The Emotional Turmoil and Cycle of COVID-19

Dr Darryl Cross
June 8, 2021

You've heard the terms regarding our present situation such as unprecedented, unimaginable, exceptional, never before, unmatched, extraordinary, and naturally enough, there are a world of emotions that people are experiencing and feeling.

Some say that they are anxious, others say they are depressed, some overwhelmed, a few are angry, some are just feeling lost and still others have a whole range of emotions in between.

However, many are confused about what they really are feeling. The times are certainly unprecedented and the emotions that go with it are too. So, how do we make sense of what we're feeling?

The best reference for what we're all going through in the first instance is to recognise that it's probably grief.

Why grief?

Because we have a sense of "loss". Real loss. We have lost our way of life, our freedoms, our routines, our social life, our sport, our face-to-face connections, our clients, our revenues, and some have lost their jobs and others have lost their whole businesses. And we are all grieving collectively. Some more than others.

Added to this there is some anticipatory anxiety. Usually anxiety is associated with lots of "what if…" statements or with trying to anticipate or work out the future. We are now experiencing uncertainty and with that comes anxiety.
For example, we might be asking ourselves the following:

  • Have we lost our normal way of life forever?
  • Will things even get back to normal again?
  • Is this the new "normal" what we have now?
  • When will this end?
  • Will it ever end?
  • What has this done to my career?
  • Will I find another job?
  • How on earth can I rebuild my business?
  • How many years will it take to rebuild my business?

So how do we manage this grief and anxiety?

Originally, it was the psychiatrist, Dr Elisabeth Kubler-Ross who pioneered the work on death and dying which has its parallels in grief. She purported that there were various stages that a person moves through in relation to grief although not everyone passes sequentially through each stage:

  1. Denial: "This virus won't affect us." "This virus won't reach us."
  2. Anger: "You're taking away my freedoms and making me stay home!" "You made me give up my gym and my exercise!" "You've taken away my life!" "You took away my job!" "You shut down my business!"
  3. Bargaining: "So okay, if I social distance for a month, it will all be alright again, right?" "If I can just get through this self-isolation for two weeks, then we can live again, right?"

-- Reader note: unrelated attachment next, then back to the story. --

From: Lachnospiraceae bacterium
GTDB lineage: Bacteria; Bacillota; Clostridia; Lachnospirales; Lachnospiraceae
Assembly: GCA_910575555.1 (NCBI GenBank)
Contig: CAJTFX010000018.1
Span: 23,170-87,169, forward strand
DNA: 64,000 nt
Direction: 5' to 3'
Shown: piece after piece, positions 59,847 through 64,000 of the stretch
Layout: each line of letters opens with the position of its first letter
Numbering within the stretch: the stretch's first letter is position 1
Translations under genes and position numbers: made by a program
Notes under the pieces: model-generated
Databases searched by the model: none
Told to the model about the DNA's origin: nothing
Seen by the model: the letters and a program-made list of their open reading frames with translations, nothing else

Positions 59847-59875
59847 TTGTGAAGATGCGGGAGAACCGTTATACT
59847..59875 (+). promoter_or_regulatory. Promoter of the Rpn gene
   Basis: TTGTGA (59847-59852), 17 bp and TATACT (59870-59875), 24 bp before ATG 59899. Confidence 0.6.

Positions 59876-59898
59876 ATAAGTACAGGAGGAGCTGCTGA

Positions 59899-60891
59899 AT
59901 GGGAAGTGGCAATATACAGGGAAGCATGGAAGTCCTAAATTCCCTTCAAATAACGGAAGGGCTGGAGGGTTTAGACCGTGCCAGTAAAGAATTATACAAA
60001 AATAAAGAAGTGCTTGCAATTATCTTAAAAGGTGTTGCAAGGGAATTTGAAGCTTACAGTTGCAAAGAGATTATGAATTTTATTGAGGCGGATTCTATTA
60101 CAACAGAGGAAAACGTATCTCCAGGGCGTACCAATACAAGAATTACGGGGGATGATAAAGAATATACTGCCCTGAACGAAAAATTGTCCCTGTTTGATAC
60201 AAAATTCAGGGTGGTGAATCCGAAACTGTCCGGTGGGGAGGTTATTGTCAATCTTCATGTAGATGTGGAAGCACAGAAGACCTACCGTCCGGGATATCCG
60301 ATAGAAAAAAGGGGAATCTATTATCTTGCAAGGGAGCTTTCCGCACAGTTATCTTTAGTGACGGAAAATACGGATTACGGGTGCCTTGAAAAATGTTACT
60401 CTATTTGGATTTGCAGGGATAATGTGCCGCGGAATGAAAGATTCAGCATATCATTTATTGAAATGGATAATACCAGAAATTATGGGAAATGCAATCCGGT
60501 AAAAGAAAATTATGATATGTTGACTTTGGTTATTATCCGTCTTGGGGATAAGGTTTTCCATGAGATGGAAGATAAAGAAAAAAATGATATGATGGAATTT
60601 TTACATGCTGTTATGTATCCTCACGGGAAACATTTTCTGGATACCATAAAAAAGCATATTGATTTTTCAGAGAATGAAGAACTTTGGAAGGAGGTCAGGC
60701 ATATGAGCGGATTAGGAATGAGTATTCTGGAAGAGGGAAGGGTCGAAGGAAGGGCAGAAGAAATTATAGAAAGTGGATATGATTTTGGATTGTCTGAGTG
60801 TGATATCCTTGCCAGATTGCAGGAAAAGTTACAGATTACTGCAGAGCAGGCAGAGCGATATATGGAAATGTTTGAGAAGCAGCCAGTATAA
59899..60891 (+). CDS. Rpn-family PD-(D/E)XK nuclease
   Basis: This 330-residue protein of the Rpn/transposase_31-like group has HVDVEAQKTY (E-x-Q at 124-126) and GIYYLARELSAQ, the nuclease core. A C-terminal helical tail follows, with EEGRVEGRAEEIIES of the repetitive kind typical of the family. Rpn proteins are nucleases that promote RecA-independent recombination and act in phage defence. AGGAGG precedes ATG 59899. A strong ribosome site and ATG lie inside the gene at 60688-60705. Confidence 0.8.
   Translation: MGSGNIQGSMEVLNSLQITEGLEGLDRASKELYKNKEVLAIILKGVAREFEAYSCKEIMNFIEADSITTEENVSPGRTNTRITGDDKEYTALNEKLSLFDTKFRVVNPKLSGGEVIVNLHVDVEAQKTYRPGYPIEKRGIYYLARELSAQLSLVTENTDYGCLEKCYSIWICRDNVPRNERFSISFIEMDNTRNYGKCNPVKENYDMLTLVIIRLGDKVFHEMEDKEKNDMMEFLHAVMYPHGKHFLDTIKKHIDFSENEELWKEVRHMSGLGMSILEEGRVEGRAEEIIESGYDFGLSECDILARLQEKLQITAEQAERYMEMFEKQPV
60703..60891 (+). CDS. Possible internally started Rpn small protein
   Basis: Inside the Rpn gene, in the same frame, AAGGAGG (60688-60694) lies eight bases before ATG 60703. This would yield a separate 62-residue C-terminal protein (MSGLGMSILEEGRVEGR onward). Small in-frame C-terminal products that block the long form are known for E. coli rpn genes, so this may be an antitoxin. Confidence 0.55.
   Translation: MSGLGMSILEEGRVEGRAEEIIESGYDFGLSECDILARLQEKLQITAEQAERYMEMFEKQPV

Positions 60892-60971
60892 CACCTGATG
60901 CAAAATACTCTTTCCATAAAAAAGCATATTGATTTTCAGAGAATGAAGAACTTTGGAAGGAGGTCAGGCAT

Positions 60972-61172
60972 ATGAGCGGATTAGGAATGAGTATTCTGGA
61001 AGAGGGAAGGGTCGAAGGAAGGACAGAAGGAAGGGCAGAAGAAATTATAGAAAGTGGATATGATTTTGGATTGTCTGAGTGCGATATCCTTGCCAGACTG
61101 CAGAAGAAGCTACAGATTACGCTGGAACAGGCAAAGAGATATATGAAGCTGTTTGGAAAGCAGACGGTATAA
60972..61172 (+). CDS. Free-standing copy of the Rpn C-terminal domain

4. Depression: "I don't know when this will end" "Am I going to survive this?" "It all seems too hard."
  5. Acceptance: "This is real and maybe this is the new normal, so I have to figure out how to cope." "What steps can I take to make the most of this?" "Maybe I can see this self-isolation for two weeks as a 'gift', so how can I use this time wisely?" "What can I do to look at possibly re-training myself into a new job and career?"

Needless to say, Acceptance is where people feel more in control. "I can wash my hands." "I can make sure that I keep a safe distance." I can choose to ensure that I go to the shops when there are no crowds." "I can learn to work from home and set myself up at home."

It might take time to get to Acceptance and sadly, some never make it there, but fall by the wayside caught up in their anger or resentment or their feelings of being down and overwhelmed.

So, what will it take to make it through to Acceptance? What would support you on that journey? Who could help you?
You owe it to yourself and to those around you to push through.

Dr Darryl Cross is an Accredited Family Business Advisor and Forum Facilitator in South Australia with FBA. He is a clinical and organisational psychologist as well as a credentialed executive and career coach. He is also an author, facilitator, international speaker and guest university lecturer. Dr Darryl assists people to find their strengths and reach their goals. He works with businesses to facilitate communication and relationships as well as create positive cultures. Further information on Dr Darryl can be seen at and and he can be contacted at

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